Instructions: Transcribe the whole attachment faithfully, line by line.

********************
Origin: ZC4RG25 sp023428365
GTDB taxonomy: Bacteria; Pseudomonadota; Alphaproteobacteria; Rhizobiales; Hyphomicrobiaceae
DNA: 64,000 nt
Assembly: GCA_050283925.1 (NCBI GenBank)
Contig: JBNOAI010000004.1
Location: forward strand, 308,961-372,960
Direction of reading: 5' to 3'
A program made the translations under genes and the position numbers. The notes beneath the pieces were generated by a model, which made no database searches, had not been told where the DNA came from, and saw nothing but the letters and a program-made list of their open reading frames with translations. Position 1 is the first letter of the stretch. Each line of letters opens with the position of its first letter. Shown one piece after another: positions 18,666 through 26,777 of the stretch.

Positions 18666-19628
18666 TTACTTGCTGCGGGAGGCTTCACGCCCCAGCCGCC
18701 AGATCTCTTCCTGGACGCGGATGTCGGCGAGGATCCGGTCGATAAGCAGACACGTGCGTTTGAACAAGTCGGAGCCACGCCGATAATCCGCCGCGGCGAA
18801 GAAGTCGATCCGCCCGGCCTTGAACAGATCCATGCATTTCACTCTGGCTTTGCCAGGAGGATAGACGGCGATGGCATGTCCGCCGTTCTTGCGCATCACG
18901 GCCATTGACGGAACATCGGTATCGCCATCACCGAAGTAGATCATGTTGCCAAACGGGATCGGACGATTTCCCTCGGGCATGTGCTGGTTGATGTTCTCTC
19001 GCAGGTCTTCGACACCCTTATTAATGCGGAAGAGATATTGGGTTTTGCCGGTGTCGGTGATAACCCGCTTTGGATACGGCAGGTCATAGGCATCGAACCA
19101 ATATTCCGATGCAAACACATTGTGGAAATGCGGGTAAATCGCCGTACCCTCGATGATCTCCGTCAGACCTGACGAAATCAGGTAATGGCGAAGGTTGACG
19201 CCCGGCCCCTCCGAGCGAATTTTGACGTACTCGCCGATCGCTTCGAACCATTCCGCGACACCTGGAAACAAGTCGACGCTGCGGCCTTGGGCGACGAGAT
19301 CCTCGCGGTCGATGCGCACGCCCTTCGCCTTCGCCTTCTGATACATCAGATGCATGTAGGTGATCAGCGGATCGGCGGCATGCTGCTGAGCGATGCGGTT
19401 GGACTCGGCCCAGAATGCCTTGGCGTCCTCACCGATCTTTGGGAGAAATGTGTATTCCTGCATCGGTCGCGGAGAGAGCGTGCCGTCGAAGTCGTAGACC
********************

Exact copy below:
Origin: ZC4RG25 sp023428365
GTDB taxonomy: Bacteria; Pseudomonadota; Alphaproteobacteria; Rhizobiales; Hyphomicrobiaceae
DNA: 64,000 nt
Assembly: GCA_050283925.1 (NCBI GenBank)
Contig: JBNOAI010000004.1
Location: forward strand, 308,961-372,960
Direction of reading: 5' to 3'
A program made the translations under genes and the position numbers. The notes beneath the pieces were generated by a model, which made no database searches, had not been told where the DNA came from, and saw nothing but the letters and a program-made list of their open reading frames with translations. Position 1 is the first letter of the stretch. Each line of letters opens with the position of its first letter. Shown one piece after another: positions 18,666 through 26,777 of the stretch.

Positions 18666-19628
18666 TTACTTGCTGCGGGAGGCTTCACGCCCCAGCCGCC
18701 AGATCTCTTCCTGGACGCGGATGTCGGCGAGGATCCGGTCGATAAGCAGACACGTGCGTTTGAACAAGTCGGAGCCACGCCGATAATCCGCCGCGGCGAA
18801 GAAGTCGATCCGCCCGGCCTTGAACAGATCCATGCATTTCACTCTGGCTTTGCCAGGAGGATAGACGGCGATGGCATGTCCGCCGTTCTTGCGCATCACG
18901 GCCATTGACGGAACATCGGTATCGCCATCACCGAAGTAGATCATGTTGCCAAACGGGATCGGACGATTTCCCTCGGGCATGTGCTGGTTGATGTTCTCTC
19001 GCAGGTCTTCGACACCCTTATTAATGCGGAAGAGATATTGGGTTTTGCCGGTGTCGGTGATAACCCGCTTTGGATACGGCAGGTCATAGGCATCGAACCA
19101 ATATTCCGATGCAAACACATTGTGGAAATGCGGGTAAATCGCCGTACCCTCGATGATCTCCGTCAGACCTGACGAAATCAGGTAATGGCGAAGGTTGACG
19201 CCCGGCCCCTCCGAGCGAATTTTGACGTACTCGCCGATCGCTTCGAACCATTCCGCGACACCTGGAAACAAGTCGACGCTGCGGCCTTGGGCGACGAGAT
19301 CCTCGCGGTCGATGCGCACGCCCTTCGCCTTCGCCTTCTGATACATCAGATGCATGTAGGTGATCAGCGGATCGGCGGCATGCTGCTGAGCGATGCGGTT
19401 GGACTCGGCCCAGAATGCCTTGGCGTCCTCACCGATCTTTGGGAGAAATGTGTATTCCTGCATCGGTCGCGGAGAGAGCGTGCCGTCGAAGTCGTAGACC